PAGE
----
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This will be of interest to you if you have a new born, or have a child that looks “different” when walking.

Metatarsus adductus is the most common paediatric condition which affects children’s feet. It is characterized by feet which curve inwards, resembling the shape of a kidney bean. The large toe points inwards and the child may trip more than other children when walking and running.

There are several factors involved in the cause of metatarsus adductus the most significant being abnormal intrauterine position with increased uterine wall compression.

It occurs in approximately 1 in 1000 births with no sexual distinction but there is a 4-5% transmission rate to the second child regardless of the cause of the metatarsus adductus in the first child.

The V Finger Test

The clinical picture is best visualised by placing the child’s foot into a ‘V’ formed by the second and third fingers and the following signs are then evident

  • Concave medial border
  • Convex lateral border
  • Prominent styloid process
  • Increased metatarsus primus adductus

Clinically, the deformity may be classified into mild (flexible), moderate or severe (rigid). The mild to moderate forms are the most common are respond well to conservative treatment if diagnosed early.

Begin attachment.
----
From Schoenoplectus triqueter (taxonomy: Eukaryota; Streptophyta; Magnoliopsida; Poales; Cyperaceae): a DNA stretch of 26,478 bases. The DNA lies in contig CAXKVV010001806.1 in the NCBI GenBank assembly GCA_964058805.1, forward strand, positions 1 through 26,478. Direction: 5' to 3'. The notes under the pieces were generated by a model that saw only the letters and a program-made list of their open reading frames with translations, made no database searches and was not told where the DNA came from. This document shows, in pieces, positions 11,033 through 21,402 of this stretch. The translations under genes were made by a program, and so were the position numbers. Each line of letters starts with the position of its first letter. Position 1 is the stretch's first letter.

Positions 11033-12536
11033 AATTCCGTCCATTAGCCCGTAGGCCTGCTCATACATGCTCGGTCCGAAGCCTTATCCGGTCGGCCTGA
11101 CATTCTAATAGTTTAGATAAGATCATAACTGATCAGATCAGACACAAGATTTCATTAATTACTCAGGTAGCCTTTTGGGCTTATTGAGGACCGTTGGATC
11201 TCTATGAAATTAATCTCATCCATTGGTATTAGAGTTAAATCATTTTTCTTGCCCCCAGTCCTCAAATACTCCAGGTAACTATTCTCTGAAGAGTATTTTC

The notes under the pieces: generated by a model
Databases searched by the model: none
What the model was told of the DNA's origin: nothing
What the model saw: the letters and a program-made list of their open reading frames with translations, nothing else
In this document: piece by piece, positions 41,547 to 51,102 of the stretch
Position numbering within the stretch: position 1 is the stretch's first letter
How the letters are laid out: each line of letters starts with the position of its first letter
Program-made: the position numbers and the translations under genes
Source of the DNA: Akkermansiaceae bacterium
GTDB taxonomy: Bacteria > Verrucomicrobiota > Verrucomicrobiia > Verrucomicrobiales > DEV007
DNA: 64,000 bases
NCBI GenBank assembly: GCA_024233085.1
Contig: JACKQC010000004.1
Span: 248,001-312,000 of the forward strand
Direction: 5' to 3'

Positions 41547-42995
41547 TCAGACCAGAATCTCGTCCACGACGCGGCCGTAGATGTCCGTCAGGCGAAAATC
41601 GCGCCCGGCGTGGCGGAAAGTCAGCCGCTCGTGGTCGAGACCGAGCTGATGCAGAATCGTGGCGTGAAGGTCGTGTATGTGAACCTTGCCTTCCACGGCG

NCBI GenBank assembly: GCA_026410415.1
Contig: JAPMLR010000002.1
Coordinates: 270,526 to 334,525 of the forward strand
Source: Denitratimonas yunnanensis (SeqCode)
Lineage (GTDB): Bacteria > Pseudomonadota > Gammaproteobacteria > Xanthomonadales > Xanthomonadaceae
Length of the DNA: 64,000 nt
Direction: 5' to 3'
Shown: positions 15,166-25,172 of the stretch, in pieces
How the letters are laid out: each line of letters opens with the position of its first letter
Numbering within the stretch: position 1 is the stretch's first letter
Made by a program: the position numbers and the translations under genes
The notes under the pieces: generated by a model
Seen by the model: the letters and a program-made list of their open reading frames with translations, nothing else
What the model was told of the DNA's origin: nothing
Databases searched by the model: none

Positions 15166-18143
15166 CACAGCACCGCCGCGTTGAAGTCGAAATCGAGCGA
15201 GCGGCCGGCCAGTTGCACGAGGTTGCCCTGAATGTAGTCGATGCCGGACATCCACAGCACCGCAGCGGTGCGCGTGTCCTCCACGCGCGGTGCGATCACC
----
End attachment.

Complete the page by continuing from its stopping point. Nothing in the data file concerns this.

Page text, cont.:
The first line of treatment in the mild to moderate metatarsus adductus, which is usually diagnosed within the first few months of life, is passive stretching. This form of treatment serves to correct a vey mild metatarsus adductus or it will increase the flexibility prior to the initiation of a series of castings.

Treatment for severe metatarsus adductus condition involves a series of castings which set the child’s toes in the correct position. The cast is changed every week and progress is assessed at each changing. After approximately six weeks, the tendons in the foot have stretched enough to allow the toes to straighten out, and the child can progress onto wearing splints at night to encourage the corrective process. This is easier and more successful to be able to perform before the child is moving around so the earlier the diagnosis the better.

If left untreated, the following may result when the child is older

  • A painful styloid process – pain experienced on the bony part of the outside of the foot approximately in the middle
  • Difficulty with shoe-fitting due to the shape of the foot
  • Early bunion formation
  • Flat feet at the rearfoot which puts different strains on the upper part of the legs, specifically the ankles, knees and the hips.

If you are worried your child may have metatarsus adductus, or would simply like them to be checked out by and expert, give us a call on 60245577 to book an appointment.